FOR MANY FREELANCERS, THE CHALLENGES INHERIT TO THEIR CHOSEN LIFESTYLE DEFINE WHO THEY ARE.
What doesn’t kill you makes you stronger. However overused that line is you have to admit your circumstances change you. They change how you act, how you think, how you work. The circumstances we experience as freelancers can be trying much of the time. Does it kill us? No. Does it make us stronger? We’d like to think so. Freelancers today experience a more difficult path than a full-timer. Not because freelancing is inherently more difficult than being an employee, it’s because right now, despite the growth of freelancing, our country’s economic and professional norms are still not suited to freelancers. There are societal, cultural, and political issues we have to deal with that others don’t. It can suck, but it can make you stronger, if you let it.
Freelancers are reportedly more politically active and politically literate than employees. The reason being, our labor laws really don’t support us. From health-insurance to unemployment to other benefits like vacation days, maternity leave, and even weekends, freelancers aren’t guaranteed any of it. So much of our economy in the US is based around having a full-time job. When that’s the case, freelancers need to get smart about how to survive. That means understanding tax laws, local work regulations, money saving methods, and more. Full-timers simply don’t need to worry about that stuff in the same way we do. On the other hand, freelancers get tired of having to do and know all this stuff when employees don’t. They want their laws to work for them rather than against them and many feel underrepresented by the government in general. For these reasons, we are more politically aware and active and will go out of our way to support candidates, policies, and groups that advance our interests. Freelancers have started unions in the US and abroad, and other organizations have popped up to try and provide freelancers with things that would be hard for them to get otherwise like disability insurance or reasonable bank loans.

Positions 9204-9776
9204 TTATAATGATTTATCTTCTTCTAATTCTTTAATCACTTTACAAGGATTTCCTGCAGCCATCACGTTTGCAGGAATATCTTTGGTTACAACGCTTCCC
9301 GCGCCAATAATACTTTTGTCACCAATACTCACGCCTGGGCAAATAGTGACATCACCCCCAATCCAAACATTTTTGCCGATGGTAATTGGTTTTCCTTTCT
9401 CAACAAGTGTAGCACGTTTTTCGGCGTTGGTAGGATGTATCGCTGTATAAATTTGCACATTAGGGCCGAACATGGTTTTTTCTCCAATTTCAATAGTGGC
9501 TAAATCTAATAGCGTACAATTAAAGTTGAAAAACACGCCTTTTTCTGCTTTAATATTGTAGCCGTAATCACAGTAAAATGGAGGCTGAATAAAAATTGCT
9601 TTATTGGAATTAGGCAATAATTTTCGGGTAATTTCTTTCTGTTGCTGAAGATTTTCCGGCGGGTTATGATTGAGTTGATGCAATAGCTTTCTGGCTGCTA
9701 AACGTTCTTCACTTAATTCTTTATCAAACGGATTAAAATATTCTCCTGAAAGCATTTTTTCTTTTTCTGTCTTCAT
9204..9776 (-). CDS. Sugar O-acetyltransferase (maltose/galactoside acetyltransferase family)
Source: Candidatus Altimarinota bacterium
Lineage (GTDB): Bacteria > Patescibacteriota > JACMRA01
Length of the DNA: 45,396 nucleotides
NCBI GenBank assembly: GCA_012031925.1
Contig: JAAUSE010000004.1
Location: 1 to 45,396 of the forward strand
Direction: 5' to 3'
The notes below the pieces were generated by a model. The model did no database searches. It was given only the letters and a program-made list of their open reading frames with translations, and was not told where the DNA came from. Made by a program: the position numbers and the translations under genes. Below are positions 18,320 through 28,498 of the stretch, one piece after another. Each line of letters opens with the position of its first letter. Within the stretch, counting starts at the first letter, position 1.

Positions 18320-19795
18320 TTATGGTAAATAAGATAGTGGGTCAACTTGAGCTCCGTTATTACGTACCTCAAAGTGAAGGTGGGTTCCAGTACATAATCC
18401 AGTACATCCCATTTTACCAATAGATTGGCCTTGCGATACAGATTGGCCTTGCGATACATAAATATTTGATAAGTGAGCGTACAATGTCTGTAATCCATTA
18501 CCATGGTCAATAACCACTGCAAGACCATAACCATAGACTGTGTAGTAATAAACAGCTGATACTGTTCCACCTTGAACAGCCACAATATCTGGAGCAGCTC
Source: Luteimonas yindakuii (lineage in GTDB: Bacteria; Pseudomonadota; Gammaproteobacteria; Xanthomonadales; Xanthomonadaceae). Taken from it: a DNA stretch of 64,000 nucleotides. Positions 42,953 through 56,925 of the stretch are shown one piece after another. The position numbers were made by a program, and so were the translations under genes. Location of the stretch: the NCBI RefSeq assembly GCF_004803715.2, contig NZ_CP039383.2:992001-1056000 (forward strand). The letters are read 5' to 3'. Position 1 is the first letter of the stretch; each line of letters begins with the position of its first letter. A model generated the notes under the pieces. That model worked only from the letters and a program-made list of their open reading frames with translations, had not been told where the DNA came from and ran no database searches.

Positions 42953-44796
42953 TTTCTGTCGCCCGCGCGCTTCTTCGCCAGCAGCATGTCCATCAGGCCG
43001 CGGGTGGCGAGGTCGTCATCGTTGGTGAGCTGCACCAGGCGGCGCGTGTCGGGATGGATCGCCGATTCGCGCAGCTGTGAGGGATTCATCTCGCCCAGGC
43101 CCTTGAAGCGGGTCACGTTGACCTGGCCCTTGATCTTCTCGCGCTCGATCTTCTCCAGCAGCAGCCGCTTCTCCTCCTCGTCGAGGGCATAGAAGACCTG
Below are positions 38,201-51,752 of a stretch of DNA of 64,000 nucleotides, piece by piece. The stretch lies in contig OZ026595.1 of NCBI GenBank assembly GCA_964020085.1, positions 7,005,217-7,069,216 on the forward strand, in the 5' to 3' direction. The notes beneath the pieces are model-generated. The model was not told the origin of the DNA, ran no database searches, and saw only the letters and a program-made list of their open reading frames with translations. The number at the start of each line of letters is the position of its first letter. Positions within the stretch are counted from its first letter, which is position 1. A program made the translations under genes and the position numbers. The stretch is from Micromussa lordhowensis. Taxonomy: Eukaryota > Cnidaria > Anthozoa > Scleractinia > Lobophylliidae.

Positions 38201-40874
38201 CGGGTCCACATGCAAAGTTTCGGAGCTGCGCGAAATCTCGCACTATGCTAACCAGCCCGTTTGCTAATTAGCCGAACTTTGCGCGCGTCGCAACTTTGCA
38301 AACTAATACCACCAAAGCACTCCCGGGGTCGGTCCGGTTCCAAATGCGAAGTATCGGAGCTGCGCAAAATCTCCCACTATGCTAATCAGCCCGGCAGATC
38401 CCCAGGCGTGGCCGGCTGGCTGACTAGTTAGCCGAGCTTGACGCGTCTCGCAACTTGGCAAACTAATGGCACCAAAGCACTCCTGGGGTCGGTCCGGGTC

If your freelance friends remind you of your cheap uncle who sneaks candy bars into movie theaters, understand why before you judge them. Freelancing has plenty of potential for making good money, but our paychecks don’t hit our bank accounts every two weeks like clockwork. Especially early in one’s freelance career, one’s pay will be very inconsistent. Because so many of our expenditures (rent, utilities, insurance, car payments) occur on a consistent cyclical basis, it can be difficult to afford things when your income doesn’t reflect that. A freelancer could make exactly the same amount of money in a year as a full-time employee, yet the freelancer struggles with their bills and the full-timer does not. The reason being is that a freelancer could make most of their money for the year in a four month stretch and then spend another four months making next to nothing. Inconsistent income like that requires a freelancer to be incredibly disciplined with their spending in a way that an employee does not. An employee’s income is already structured for them and doesn’t require such planning or restraint. Not only does this make us more organized and fiscally responsible, it makes us value seekers. We can smell good deals, solid products, and worthwhile memberships. If you’re curious which airlines offers the best loyalty program, ask your freelancing friend.
The average freelancer will have a lot more jobs or work experiences than the average full-timer. This means a much higher chance of encountering tasks that may be outside your realm of experience. The best way to keep up: education. Freelancers are information addicts. Not only do we feel the need to stay abreast of trends in our industry, but to learn new skills outside of it. Who knows what task the next job might throw at us? This doesn’t mean freelancers don’t have a particular skill set like an employee. We can’t just take any job under the sun (well technically we could but that’s not the point), but our daily work isn’t so set in stone the same way it might be if we were employees. It behooves us to know as much as we can. Plus, when you’re constantly searching for new work you’re also constantly analyzing your own resume. It’s not a shock that you’d want to add to it as much as possible. Every few years when a full-timer is looking for a new job and feel they may want to beef up their resume, that’s what freelancers feel every day.
The hope is that one day this article will be irrelevant. Today that is not the case. If you’re a freelancer or thinking of becoming one, know that certain cards are stacked against you. Know too, that you can and will continuously overcome those struggles, and hopefully end up better for it.